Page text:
Easy on the Champagne: Think Before You Drink on the Plane

Imagine you’re embarking on a wonderful vacation. The aircraft has taken off, and you’re in a happy and celebratory mood. Is it a good idea to uncork a bottle of champagne mid-air? Maybe not. In fact, it might be a better idea to wait to crack the bubbly until after you land. Read on, and you will understand why.

Easy on the Champagne: Think Before You Drink on the Plane

To drink or not to drink in the air

Once you’ve made it through ticket lines and security searches, you might think that an in-flight cocktail or three is a very good idea. You might be wrong. When you are hurtling through the air at 36,000 feet, the air is not very breathable. For this reason, aircraft cabins are pressurized. Aircraft air at that high altitude provides a lot less oxygen than your body is normally used to breathing, too. Combine these factors, and you may find yourself become far more intoxicated by one cocktail than you would on the ground. If you have a tendency toward airsickness, low oxygen and liquor can make you feel much sicker, explains Thrillist magazine.

Show up at your connecting flight with booze on your breath, and the crew might not let you board. Be belligerent, and you could even get yourself arrested at the airport. Stick with tea, coffee, fruit juice, or plain bottled water. You’ll be sober when you land as well as more apt to catch your connecting flight without incident.

Why drinking on a plane is different

Due to the decreased pressure inside an aircraft cabin, your body is less able to absorb oxygen. This condition, called hypoxia, can produce lightheadedness and make you feel drunker faster. Dry cabin air coupled with the diuretic effects of alcohol can cause you to become very dehydrated. To counteract this condition, be sure to drink plenty of clean bottled water, whether or not you imbibe in flight, advise experts at KLM Airlines.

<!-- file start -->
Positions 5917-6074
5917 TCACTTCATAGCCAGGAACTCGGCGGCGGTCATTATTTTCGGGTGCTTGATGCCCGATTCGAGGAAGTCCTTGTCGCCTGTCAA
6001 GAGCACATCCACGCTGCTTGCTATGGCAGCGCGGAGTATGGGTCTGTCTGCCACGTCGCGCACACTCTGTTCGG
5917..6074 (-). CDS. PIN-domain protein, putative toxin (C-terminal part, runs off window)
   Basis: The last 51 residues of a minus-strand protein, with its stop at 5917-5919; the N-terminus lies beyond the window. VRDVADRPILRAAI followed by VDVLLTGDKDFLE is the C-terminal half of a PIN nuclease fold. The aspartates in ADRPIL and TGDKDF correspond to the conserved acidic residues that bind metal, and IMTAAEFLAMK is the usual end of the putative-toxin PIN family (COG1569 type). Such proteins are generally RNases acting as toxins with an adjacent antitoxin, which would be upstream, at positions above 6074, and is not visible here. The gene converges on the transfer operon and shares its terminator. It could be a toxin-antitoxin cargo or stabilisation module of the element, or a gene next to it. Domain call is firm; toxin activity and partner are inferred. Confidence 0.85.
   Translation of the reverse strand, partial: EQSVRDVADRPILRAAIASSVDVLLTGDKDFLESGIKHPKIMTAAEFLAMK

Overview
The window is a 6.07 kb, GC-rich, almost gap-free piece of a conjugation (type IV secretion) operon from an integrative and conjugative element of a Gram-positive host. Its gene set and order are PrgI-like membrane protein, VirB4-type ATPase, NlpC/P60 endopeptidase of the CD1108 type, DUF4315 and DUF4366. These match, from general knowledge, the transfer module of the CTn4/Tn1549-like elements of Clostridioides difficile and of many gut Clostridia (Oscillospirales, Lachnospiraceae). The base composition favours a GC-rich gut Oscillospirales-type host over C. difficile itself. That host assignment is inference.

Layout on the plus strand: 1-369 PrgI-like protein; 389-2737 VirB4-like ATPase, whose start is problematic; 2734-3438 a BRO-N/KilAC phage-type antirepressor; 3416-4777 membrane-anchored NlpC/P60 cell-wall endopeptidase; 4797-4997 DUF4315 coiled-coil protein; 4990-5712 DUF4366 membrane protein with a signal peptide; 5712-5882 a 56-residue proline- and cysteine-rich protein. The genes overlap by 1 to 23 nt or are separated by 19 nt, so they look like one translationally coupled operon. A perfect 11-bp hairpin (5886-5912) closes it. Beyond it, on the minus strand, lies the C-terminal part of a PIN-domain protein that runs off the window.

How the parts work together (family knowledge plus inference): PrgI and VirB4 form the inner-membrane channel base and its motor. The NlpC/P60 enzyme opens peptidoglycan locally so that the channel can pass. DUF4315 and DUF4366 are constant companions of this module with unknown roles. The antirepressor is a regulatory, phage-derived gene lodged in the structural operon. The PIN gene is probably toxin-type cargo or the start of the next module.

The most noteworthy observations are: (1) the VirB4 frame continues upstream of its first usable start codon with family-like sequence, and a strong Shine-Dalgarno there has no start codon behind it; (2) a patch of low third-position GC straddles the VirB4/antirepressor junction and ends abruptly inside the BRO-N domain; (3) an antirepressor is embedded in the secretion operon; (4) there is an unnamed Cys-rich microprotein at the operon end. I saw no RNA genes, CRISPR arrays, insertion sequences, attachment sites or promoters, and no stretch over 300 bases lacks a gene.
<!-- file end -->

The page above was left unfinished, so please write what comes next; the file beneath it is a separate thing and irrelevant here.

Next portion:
If you do opt to enjoy libation aboard an aircraft, do so in a most moderate manner. Bear in mind that 12 fluid ounces (355 milliliters) of beer, 5 fluid ounces (148 milliliters) of wine, and 1.5 fluid ounces (44 milliliters) of 80 proof distilled spirits constitutes one serving. Drink no more than one serving per two hours in the air, chase it with plenty of clean bottled water, and boost your chances of avoiding intoxication.

Drink water instead

The arid environment inside an aircraft cabin plus the TSA no-liquids rule combine to create super dehydrating conditions. Sip water in lieu of liquor as you fly, and lessen your chances of feeling tired and hungover when you check into your rooms at the Renaissance Marriott Indian Wells Luxury Resort or wherever you are lodging.

If you’re going to drink, drink smart. Drink water, and don’t overdo it on the booze. There will be plenty of time to enjoy a cocktail once you’ve arrived at your destination and checked into your hotel.


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3 thoughts on “Easy on the Champagne: Think Before You Drink on the Plane

  1. Interesting information! I am all for a nice glass of champagne (or two) but while flying I stick to bottled water and perhaps a coffee that I bring onto the plane myself, depending on the timing of my flight.

  2. I am so nervous when I fly that I always order white wine. It makes me take a nap which helps me get through the flight! 😉

  3. I never knew all this information. I wonder if that is why so many people get crazy mid-flight? I think I’ll choose water for sure!

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